Consent to Adoption: Introduction

Created by FindLaw's team of attorney writers and editors.

In the adoption context, "consent" means that a parent or legal guardian agrees to relinquish a child for adoption. States have various rules about what is required to give consent. Most states insist on a written document that is either notarized by a notary public, or signed in the presence of a judge or other designated official.

The purpose of the consent requirement is to protect everyone involved in the adoption process, by ensuring that there is no doubt or legal ambiguity about the choice to give up a child for adoption.

Consenting to an adoption means voluntarily terminating one's rights as parent or guardian.

Who Must Consent?

The birth mother and birth father hold the primary right to consent to the adoption. If they aren't married, the birth father may need to properly established paternity in order to be involved in an adoption decision. In many states, birth parents who are underage have the same right to consent as adults, though a few states require the parent of a minor parent to sign the consent.

Sometimes the role of giving consent can fall to others such as a guardian or a child welfare agency that has custody of the child. This can happen if neither birth parent is available or if their parental rights have been terminated through a legal proceeding, such as for abandoning or neglecting the child.

Waiting Period  

Many states impose a waiting period before a parent can consent to give up a child for adoption. This helps ensure that the birth parents have enough time to make an unhurried decision. The longest waiting period any state has is 15 days after the child's birth, and the shortest is 12 hours. The most common waiting period is 3 days.

Revocation of Consent

Sometimes birth parents have a change of heart after agreeing to put up a child for adoption. Most states allow a birth parent to revoke consent to an adoption in certain narrow circumstances. For instance, it is often possible to revoke consent if the decision to give up the child was made under coercion. In some states, birth parents are given a certain amount of time to withdraw consent, after which it becomes irrevocable. Generally, consent becomes irrevocable once the court issues a final adoption decree.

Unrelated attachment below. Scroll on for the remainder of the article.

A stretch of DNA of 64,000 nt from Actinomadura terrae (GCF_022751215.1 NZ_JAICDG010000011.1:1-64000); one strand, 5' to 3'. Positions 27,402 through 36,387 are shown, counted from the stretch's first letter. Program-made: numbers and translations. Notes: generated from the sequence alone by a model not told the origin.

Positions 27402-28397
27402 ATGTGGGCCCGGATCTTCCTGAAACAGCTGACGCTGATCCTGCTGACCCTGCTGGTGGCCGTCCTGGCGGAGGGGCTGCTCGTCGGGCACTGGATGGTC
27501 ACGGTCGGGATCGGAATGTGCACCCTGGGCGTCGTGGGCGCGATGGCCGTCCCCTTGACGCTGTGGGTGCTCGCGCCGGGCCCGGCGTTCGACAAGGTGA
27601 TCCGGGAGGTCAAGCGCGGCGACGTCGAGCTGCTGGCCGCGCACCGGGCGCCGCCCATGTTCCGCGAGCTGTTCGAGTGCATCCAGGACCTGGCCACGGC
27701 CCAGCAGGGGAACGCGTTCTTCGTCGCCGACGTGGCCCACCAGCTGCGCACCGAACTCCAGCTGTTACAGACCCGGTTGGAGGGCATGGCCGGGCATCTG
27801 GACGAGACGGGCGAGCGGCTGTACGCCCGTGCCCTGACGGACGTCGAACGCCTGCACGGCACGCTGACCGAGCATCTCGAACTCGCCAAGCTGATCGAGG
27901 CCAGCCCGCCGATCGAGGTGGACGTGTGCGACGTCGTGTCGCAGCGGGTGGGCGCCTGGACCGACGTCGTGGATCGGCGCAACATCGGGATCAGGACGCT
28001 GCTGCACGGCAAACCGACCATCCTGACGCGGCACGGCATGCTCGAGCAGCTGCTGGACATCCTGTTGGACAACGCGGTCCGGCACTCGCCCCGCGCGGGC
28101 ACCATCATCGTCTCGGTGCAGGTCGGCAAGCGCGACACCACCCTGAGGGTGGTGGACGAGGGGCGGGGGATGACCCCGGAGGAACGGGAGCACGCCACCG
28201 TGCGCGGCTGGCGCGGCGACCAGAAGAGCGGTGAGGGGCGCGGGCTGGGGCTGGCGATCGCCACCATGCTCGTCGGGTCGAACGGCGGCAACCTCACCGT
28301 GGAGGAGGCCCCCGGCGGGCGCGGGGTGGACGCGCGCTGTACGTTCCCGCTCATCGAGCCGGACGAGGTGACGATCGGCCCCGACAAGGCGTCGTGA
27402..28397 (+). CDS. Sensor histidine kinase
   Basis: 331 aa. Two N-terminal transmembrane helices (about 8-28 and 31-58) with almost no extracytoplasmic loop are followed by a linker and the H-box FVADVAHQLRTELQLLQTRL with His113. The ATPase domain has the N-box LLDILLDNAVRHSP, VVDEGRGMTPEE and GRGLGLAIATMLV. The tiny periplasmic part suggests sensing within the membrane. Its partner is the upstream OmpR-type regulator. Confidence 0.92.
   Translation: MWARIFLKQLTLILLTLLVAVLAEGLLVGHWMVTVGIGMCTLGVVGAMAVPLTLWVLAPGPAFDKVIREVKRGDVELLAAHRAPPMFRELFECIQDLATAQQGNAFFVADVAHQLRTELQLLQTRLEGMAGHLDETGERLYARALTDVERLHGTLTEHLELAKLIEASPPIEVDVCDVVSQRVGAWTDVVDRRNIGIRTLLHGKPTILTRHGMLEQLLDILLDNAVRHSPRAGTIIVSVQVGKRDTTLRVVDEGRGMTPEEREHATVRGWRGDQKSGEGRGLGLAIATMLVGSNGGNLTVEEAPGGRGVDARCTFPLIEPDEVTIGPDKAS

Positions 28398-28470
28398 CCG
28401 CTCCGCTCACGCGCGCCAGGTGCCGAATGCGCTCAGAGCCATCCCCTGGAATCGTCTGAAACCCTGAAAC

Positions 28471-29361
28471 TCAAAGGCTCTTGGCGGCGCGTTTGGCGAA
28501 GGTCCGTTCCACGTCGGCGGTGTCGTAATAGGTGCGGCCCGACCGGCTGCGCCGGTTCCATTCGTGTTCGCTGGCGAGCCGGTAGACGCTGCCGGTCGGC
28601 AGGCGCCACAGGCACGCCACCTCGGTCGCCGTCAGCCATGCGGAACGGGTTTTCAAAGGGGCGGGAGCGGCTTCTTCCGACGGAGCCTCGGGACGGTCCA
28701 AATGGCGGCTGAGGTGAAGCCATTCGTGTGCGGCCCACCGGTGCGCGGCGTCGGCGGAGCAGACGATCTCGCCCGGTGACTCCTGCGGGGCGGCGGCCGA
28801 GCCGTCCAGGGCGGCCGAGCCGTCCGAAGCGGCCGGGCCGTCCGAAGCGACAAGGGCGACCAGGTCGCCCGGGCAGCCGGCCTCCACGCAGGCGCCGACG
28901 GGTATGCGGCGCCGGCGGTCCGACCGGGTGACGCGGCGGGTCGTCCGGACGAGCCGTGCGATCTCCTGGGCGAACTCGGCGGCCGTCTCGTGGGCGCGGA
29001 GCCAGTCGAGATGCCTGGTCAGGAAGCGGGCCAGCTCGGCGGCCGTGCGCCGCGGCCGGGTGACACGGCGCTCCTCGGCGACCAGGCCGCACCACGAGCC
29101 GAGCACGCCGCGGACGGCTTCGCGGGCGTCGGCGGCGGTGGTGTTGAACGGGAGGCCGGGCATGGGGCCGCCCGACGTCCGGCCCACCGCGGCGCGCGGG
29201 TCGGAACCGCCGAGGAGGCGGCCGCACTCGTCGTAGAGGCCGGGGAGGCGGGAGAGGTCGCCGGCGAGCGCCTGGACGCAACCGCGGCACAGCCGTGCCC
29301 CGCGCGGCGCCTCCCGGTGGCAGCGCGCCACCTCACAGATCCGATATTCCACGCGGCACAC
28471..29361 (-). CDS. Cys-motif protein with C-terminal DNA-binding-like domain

The Consent of the Child

Besides obtaining the parents' or legal guardians' consent, in some circumstances the child must agree to the adoption too. Many states have laws that say a child can veto an adoption, if he or she has reached a certain age. The age at which the child's consent is required varies from 10 years old to 14 years old, depending on the state. The rules are set forth in state adoption laws.

Related Resources:

-- Consent to Adoption: What Biological Parents Need to Know

-- Consent to Adoption (U.S. Government Publication)

Get Legal Help with Your Questions About Consent and Adoption

A variety of legal issues can arise in connection with giving or obtaining consent to an adoption. Don't go it alone; get the assistance of a family law attorney, who can help clarify the process and its requirements in your state.

Next Steps

Contact a qualified attorney specializing in adoptions.

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